Young Hunter Owens of East Ridge, Tenn. got a surprise while fishing for catfish in a stream near Ringgold, Ga., last December. Although Hunter didn’t catch a record-sized catfish, what he did catch raised the eyebrows of many herpetologists.
“I thought I had just snagged my line on some trash or a stick, but after I reeled in my line, I knew that I had caught something special,” the 14-year-old said. “I was going to put it back, but thought that someone needed to see this.”
That something was a 16-inch-long hellbender, the largest species of salamander in North America, which can grow up to 2 feet in length!
Even more noteworthy was where the hellbender was found. It is the first hellbender documented from a stream in northwest Georgia since 1959.
Biologists from DNR’s Nongame Conservation Section had already planned to survey this area for hellbenders, as part of a long-term monitoring effort started last year. But this notable “re-discovery” has made the mission more encouraging.
“Although 16 inches makes for a large salamander, this is actually a moderately-sized hellbender, which suggests there has been successful reproduction where this individual was found,” said Thomas Floyd, the DNR herpetologist leading the hellbender project. “There is likely a thriving population at this location that has previously evaded notice.”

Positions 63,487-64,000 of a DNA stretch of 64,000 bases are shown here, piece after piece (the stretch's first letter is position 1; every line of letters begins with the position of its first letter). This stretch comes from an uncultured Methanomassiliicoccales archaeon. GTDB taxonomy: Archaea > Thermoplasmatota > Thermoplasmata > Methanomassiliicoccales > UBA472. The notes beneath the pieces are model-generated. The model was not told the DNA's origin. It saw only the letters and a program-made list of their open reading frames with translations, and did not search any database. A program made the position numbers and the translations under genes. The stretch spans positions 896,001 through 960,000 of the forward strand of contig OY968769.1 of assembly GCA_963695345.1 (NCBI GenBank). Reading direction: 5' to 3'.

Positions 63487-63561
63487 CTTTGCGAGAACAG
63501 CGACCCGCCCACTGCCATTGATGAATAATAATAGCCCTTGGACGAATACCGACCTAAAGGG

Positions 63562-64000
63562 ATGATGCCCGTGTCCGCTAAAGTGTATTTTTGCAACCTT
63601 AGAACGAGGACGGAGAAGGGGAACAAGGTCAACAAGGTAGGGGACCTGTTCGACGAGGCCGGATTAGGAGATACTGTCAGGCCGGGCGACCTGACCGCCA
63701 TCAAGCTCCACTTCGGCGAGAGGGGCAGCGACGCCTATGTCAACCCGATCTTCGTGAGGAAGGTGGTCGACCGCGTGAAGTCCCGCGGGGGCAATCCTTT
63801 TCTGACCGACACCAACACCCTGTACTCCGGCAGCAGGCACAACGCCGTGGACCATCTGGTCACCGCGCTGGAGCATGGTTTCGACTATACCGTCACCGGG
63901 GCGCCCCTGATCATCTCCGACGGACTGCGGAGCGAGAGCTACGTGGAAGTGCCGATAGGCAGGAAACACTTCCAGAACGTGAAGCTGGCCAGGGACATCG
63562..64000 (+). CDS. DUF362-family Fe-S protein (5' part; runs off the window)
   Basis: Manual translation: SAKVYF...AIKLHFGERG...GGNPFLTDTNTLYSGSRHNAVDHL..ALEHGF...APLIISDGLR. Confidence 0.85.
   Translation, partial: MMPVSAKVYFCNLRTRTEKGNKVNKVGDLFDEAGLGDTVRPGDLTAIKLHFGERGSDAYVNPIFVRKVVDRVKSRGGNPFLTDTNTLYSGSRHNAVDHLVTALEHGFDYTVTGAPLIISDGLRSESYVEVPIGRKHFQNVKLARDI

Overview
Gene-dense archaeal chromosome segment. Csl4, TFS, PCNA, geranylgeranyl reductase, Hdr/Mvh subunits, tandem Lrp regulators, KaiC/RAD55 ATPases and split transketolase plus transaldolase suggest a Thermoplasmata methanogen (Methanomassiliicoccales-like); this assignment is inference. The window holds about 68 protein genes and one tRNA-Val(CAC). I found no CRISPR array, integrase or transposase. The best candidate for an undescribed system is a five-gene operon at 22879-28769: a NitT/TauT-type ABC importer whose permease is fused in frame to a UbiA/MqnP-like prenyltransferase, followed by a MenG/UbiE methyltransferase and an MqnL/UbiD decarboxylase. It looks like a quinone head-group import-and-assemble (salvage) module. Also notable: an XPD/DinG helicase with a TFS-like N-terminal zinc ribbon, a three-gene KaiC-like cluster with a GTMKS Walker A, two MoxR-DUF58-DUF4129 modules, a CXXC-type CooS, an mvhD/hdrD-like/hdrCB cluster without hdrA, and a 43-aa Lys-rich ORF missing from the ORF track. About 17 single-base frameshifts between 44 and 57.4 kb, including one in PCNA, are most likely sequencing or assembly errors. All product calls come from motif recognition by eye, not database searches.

Hunter’s hellbender recently served as an ambassador for the species in an exhibit at the 2012 Weekend for Wildlife, an annual fundraiser benefitting conservation of rare wildlife across Georgia, and will be released back into the stream where Hunter caught it.
Hellbenders are a protected species in Georgia. Anglers or others who inadvertently catch one should photograph the creature for documentation (if possible!), then immediately release it back into the stream and report it to the DNR (firstname.lastname@example.org; 478-994-1478).
Both North American hellbender subspecies have experienced widespread declines, largely because of decreasing habitat. The eastern hellbender, the subspecies found in Georgia, has been petitioned for listing under the Endangered Species Act. The Ozark hellbender, found in the White River system in Missouri and Arkansas, was listed as endangered last year.
Note: Special thanks to Wildlife Biologist Thomas Floyd and Communications/Outreach Specialist Rick Lavender for their contributions to this blog entry.